Saturday, August 29, 2009

How we see others

When I started this blog, I'd just stumbled on Emily Pronin's paper How We See Ourselves and How We See Others. Short version of some of what she had to say - when we judge others, all we have to go on is what we see and hear. When we judge ourselves we consider all of our thoughts, emotions, experience, and so on. We don't understand why they say and do the things they do. We don't know what they were thinking, what they really meant. So we tend to be harsher with others than with ourselves.

When I wrote that last post, everything I was feeling was saturated in the sense of loss. Jerry's gone. Lowell is gone. And those I loved, who I miss every day. Mother, best friend. That guy who was technically my husband, and truly my friend. Not to mention the father of my child.

While I was at Threadgill's earnestly discussing healthcare reform, it started raining. I ran out to my car to close my windows and as I was walking back, I was thinking about the Armadillo, which was right . . . over there. Just a few yards away from where I was walking just then.

The next night, as I was watching Jerry and Lowell on my laptop, it was one of those moments when a memory is so real for a little while that it's as if it is happening right now. Maybe it felt so real because just the night before I'd been standing in the same place. The same dirt, the grass, the pavement. Right there.

The stage at the Armadillo had an overhang in the front - it was about four feet off the floor and there was a space under the overhang about two or three feet wide. I used to crawl under it and then pop up right in front of the crowd, often resting my elbows on the stage itself as the band played. I rationalized that it wasn't totally rude since I was short, and small, so almost anyone could see over me, and I didn't take up much space.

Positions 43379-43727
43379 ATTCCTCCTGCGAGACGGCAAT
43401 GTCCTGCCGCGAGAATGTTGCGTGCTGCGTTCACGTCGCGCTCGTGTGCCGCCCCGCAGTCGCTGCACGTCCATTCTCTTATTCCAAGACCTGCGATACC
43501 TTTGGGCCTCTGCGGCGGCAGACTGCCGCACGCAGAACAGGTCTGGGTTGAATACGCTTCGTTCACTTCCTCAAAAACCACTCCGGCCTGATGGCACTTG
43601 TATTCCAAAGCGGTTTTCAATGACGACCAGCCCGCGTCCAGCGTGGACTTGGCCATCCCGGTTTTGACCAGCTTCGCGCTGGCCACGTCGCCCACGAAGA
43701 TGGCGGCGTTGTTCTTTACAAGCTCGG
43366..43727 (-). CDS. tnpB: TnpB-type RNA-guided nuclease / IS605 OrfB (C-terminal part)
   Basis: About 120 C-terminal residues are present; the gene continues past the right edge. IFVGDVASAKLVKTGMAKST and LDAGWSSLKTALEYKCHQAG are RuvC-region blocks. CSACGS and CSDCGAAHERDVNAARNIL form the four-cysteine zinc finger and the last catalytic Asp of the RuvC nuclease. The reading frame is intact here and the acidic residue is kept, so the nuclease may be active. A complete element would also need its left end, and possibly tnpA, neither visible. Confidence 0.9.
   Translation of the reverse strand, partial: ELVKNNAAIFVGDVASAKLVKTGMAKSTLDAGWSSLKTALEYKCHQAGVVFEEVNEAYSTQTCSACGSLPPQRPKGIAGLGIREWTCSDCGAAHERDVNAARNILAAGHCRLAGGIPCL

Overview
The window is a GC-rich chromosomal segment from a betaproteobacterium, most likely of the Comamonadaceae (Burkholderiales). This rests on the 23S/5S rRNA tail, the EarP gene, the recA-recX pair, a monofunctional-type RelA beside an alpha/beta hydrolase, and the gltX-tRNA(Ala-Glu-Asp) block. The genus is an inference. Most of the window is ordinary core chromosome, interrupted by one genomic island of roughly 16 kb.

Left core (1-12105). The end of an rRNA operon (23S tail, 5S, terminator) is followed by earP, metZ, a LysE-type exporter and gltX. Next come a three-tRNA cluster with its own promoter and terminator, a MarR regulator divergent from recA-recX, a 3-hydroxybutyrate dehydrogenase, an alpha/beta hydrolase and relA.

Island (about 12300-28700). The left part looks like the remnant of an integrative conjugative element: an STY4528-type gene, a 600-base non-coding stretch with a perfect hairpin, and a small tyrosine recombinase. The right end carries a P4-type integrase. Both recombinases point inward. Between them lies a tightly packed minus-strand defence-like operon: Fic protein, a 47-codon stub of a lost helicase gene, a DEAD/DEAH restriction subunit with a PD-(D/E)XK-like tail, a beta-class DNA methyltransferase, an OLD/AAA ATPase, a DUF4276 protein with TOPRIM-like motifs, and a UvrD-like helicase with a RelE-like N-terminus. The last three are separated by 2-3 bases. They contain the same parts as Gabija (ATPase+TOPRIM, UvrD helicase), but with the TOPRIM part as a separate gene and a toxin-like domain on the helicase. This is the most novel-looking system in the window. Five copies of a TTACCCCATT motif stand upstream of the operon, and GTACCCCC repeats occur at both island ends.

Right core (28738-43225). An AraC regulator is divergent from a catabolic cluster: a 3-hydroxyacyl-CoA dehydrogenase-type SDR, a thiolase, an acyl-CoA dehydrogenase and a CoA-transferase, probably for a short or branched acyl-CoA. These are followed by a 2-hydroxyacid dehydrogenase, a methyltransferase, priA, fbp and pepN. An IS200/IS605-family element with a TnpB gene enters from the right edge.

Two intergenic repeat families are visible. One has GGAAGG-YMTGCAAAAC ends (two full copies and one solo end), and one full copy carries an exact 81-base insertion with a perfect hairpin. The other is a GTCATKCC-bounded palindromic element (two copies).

Anyway, I remember being so close to both Jerry Garcia and Lowell George as they played that I could almost reach out and touch them. In my mind and my memory, they are still right there, in front of me, alive. Making music. Loud. And the music is vibrating all through me and I'm dancing and feeling just so damn lucky to be there, to feel the music they're making.

The losses, the deaths, of the last ten years of my life. Watching and remembering two musicians that I didn't know, but remembered fondly for how much fun they had rocking out and glad they shared it with me and everyone else who loved their music. And of course I can't watch them without thinking - they're gone now. And of course that led me to think of the ones close to me who are also gone now.

I started to write - isn't it strange that they're gone and I'm still here. The song that was in my head as I was writing wasn't a Grateful Dead song or a Little Feat song. It was James McMurtry's Just Us Kids

It's a damn short movie
How'd we ever get here?

Just us kids hangin' out today
Watchin' our long hair turnin' gray
Not so skinny maybe not so free
Not so many as we used to be


But I didn't write it. Because . . . it's so obvious.

Maybe it's not. We judge each other harshly because we don't see the things that are so obvious to them that they don't say them out loud.

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